Thursday, December 03, 2020

Cessna 551 Citation II, N48DK: Accident occurred December 02, 2020 at Lufkin Angelina County Airport (KLFK), Burke, Texas

This is preliminary information, subject to change, and may contain errors. Any errors in this report will be corrected when the final report has been completed.

The National Transportation Safety Board did not travel to the scene of this accident.

Additional Participating Entity:
Federal Aviation Administration / Flight Standards District Office; Houston, Texas

Aviation Star S II LLC


Location: Lufkin, TX 
Accident Number: CEN21LA071
Date & Time: December 2, 2020, 08:43 Local
Registration: N48DK
Aircraft: Cessna 551
Injuries: 1 Minor, 2 None
Flight Conducted Under: Part 91: General aviation - Business

On December 2, 2020, about 0843 central standard time, a Cessna 551, N48DK, was substantially damaged when it was involved in an accident near Lufkin, Texas. The airline transport pilot sustained minor injuries and 2 passengers were not injured. The airplane was being operated as a Title 14 Code of Federal Regulations (CFR) Part 91 corporate flight.

The pilot stated that after an uneventful Instrument Flight Rules (IFR) flight from Austin, Texas, he entered the RNAV 16 approach to runway 16 at the Angelina County Airport (LFK), Lufkin, Texas. His intention was a full stop landing. After breaking out of the clouds during the approach, he cancelled his flight plan and landed on runway 16 which was wet, and it was raining.

During the landing, the pilot cycled the anti-skid brake system about 2-3 times, and then the braking did not respond while the airplane slowed to about 20 knots. The pilot thought that the airplane’s anti-skid stopped working and the airplane may have hydroplaned. The airplane exited the runway onto wet grass, went through an airport perimeter fence, crossed a roadway, and came to rest in a cow pasture. The pilot and both passengers evacuated the airplane after coming to a stop.

On scene inspection of the airplane revealed that the nose and main landing gear collapsed after departing the runway, and both wings had structural damage to their respective spars.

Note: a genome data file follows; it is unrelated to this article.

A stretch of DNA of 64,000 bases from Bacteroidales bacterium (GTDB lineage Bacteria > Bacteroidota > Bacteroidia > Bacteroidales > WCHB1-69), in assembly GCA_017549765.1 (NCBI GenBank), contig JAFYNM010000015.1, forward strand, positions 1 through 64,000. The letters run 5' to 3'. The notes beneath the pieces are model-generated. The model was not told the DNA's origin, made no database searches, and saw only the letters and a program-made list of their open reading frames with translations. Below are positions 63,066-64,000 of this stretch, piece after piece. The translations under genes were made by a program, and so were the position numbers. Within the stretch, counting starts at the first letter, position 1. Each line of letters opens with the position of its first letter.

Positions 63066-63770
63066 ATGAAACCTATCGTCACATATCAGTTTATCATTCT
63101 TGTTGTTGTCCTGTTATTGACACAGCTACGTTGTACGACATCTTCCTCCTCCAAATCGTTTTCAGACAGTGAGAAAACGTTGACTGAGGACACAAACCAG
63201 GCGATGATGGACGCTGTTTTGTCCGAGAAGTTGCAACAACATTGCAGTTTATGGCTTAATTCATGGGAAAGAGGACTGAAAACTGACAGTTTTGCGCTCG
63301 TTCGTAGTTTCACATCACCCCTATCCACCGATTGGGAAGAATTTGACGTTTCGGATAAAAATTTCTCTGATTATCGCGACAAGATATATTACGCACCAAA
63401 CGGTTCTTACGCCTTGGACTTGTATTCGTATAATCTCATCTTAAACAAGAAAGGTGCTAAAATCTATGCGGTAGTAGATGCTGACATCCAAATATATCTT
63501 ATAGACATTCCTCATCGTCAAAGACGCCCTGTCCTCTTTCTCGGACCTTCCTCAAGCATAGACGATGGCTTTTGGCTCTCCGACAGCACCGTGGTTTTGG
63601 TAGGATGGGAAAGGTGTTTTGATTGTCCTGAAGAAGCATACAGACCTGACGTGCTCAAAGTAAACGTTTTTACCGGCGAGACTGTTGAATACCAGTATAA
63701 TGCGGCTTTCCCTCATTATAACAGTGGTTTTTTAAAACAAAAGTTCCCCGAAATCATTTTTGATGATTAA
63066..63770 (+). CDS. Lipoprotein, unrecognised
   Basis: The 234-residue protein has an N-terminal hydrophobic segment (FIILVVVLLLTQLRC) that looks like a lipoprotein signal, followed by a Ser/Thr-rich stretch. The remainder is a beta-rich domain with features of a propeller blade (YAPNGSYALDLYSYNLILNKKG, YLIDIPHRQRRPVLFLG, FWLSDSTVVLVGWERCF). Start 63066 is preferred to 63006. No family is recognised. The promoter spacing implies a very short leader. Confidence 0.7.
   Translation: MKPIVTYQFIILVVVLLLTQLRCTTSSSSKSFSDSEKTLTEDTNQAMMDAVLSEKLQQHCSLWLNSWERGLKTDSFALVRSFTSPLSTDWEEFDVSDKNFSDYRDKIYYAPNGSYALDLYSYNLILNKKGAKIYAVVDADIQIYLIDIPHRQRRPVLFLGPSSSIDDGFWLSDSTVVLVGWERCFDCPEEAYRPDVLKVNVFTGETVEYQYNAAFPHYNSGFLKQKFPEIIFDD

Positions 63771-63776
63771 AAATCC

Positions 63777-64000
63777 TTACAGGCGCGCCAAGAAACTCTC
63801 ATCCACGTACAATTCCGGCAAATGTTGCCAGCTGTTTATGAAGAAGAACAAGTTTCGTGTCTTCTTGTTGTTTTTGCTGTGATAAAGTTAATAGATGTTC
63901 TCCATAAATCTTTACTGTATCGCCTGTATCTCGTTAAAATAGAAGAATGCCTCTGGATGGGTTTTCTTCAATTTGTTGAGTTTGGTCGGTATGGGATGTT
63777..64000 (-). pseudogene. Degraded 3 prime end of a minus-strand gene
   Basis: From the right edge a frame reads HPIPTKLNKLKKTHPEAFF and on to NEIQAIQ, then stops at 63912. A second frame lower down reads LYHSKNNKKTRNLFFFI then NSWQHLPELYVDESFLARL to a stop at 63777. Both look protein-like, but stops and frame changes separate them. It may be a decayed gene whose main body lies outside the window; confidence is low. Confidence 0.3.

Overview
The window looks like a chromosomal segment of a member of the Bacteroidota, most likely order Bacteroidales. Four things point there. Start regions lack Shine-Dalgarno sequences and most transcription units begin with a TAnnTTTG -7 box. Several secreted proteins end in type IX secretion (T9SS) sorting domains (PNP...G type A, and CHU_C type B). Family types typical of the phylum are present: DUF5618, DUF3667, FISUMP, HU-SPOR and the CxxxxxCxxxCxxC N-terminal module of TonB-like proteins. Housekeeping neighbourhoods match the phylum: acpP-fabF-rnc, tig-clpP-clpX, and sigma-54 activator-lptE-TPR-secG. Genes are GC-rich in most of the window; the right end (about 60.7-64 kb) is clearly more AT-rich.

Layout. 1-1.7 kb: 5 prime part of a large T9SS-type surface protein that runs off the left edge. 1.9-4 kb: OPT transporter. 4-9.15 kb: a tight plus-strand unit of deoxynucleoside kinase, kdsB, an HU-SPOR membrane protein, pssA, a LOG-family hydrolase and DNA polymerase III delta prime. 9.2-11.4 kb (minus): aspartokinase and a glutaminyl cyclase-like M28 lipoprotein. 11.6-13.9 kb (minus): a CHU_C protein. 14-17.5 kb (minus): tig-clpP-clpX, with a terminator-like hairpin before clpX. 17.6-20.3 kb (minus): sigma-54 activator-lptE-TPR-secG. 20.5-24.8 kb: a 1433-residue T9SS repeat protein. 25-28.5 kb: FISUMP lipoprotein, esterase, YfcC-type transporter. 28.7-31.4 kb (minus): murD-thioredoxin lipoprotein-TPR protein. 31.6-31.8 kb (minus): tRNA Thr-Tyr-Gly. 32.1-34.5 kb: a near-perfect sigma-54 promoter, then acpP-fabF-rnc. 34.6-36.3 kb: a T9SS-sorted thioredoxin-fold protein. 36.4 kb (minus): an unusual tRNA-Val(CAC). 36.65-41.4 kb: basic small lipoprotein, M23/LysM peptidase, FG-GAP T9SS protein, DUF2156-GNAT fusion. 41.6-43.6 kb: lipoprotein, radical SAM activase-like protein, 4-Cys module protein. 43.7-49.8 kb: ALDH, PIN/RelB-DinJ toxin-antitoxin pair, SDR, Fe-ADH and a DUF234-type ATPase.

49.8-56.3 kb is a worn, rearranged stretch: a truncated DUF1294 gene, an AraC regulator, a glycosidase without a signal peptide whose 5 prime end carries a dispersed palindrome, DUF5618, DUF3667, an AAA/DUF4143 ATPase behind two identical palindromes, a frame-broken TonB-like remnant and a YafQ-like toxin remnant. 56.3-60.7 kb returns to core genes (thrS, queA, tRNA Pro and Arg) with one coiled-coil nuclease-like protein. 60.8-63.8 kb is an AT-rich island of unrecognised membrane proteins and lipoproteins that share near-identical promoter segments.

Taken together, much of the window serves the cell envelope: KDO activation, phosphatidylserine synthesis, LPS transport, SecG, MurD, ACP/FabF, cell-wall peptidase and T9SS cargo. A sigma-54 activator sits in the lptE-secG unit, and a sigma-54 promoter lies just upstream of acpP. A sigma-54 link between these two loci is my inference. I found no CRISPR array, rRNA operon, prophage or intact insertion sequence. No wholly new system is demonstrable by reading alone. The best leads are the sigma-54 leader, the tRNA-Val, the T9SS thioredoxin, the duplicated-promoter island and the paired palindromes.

Aircraft and Owner/Operator Information

Aircraft Make: Cessna
Registration: N48DK
Model/Series: 551 
Aircraft Category: Airplane
Amateur Built: No
Operator: 
Operating Certificate(s) Held: None
Operator Designator Code:

Meteorological Information and Flight Plan

Conditions at Accident Site: IMC 
Condition of Light: Day
Observation Facility, Elevation: KLFK,316 ft msl 
Observation Time: 08:53 Local
Distance from Accident Site: 0 Nautical Miles
Temperature/Dew Point: 9°C /7°C
Lowest Cloud Condition: Clear
Wind Speed/Gusts, Direction: 6 knots / , 100°
Lowest Ceiling: Broken / 900 ft AGL 
Visibility: 6 miles
Altimeter Setting: 30.15 inches Hg 
Type of Flight Plan Filed: IFR
Departure Point: Austin, TX (AUS)
Destination: Lufkin, TX

Wreckage and Impact Information

Crew Injuries: 1 Minor 
Aircraft Damage: Substantial
Passenger Injuries: 2 None
Aircraft Fire: None
Ground Injuries:
Aircraft Explosion: None
Total Injuries: 1 Minor, 2 None 
Latitude, Longitude: 31.234028,-94.75 (est)

Video by Farr Electrical Services




A Cessna Citation 551 II crashed at the Angelina County Airport around 9 a.m. Wednesday while landing.

Airport manager Gary Letney said no major injuries occurred during the crash. 

The aircraft anti-lock braking system did not operate properly while landing and they were not able to slow down before they got to the end of the runway, according to assistant manager Claude Riddle.

"I've been here 32 years, so I've seen a few (crashes)," Riddle said. "They are very seldom, and so far everybody I've seen involved in one has survived without any major injuries."

The jet ran off the runway, and its wheels snapped off, the antenna was damaged and bottom was severely scratched, Riddle said. It is unclear if the jet is totaled at this time, but they can do some pretty miraculous things to fix aircraft these days, he said.

Electrical contractor Chris Farr was at the airport working on a project nearby when he decided to take a video of a jet landing in the rain.

"I saw the jet's landing lights, and I just thought it would make for a cool video watching it land during the rain," Farr said. "I started filming it, and when it got toward the end of the runway and it wasn't slowing down much, it all happened quick, and I couldn't believe what I was watching. It ran off the end of the runway there and crashed into the field. Thank God everybody was OK."

When he saw the jet leave the end of the runway, Farr said his heart sank. He managed to catch the crash on video as the jet went by just feet in front of his vehicle.

"It's not everyday you witness something like that or even hear about something like that and then to see it that close," he said.

"I just wanted to shoot a quick video, and it just so happened to be the right place, right time for it."

He said he has taken a few flying lessons at the airport, and he thinks the pilot handled the mechanical failure the best way possible.

"The pilot was pretty hard on himself," Farr said. "I told him this was the best outcome for a crash, for sure. His passengers walked away from it without a scratch, and he had very, very, very minor injuries, so it was a blessing."




ANGELINA COUNTY, Texas (KTRE) - Nobody was seriously injured in a plane crash involving the next speaker of the Texas House, Dade Phelan at the Angelina County Airport.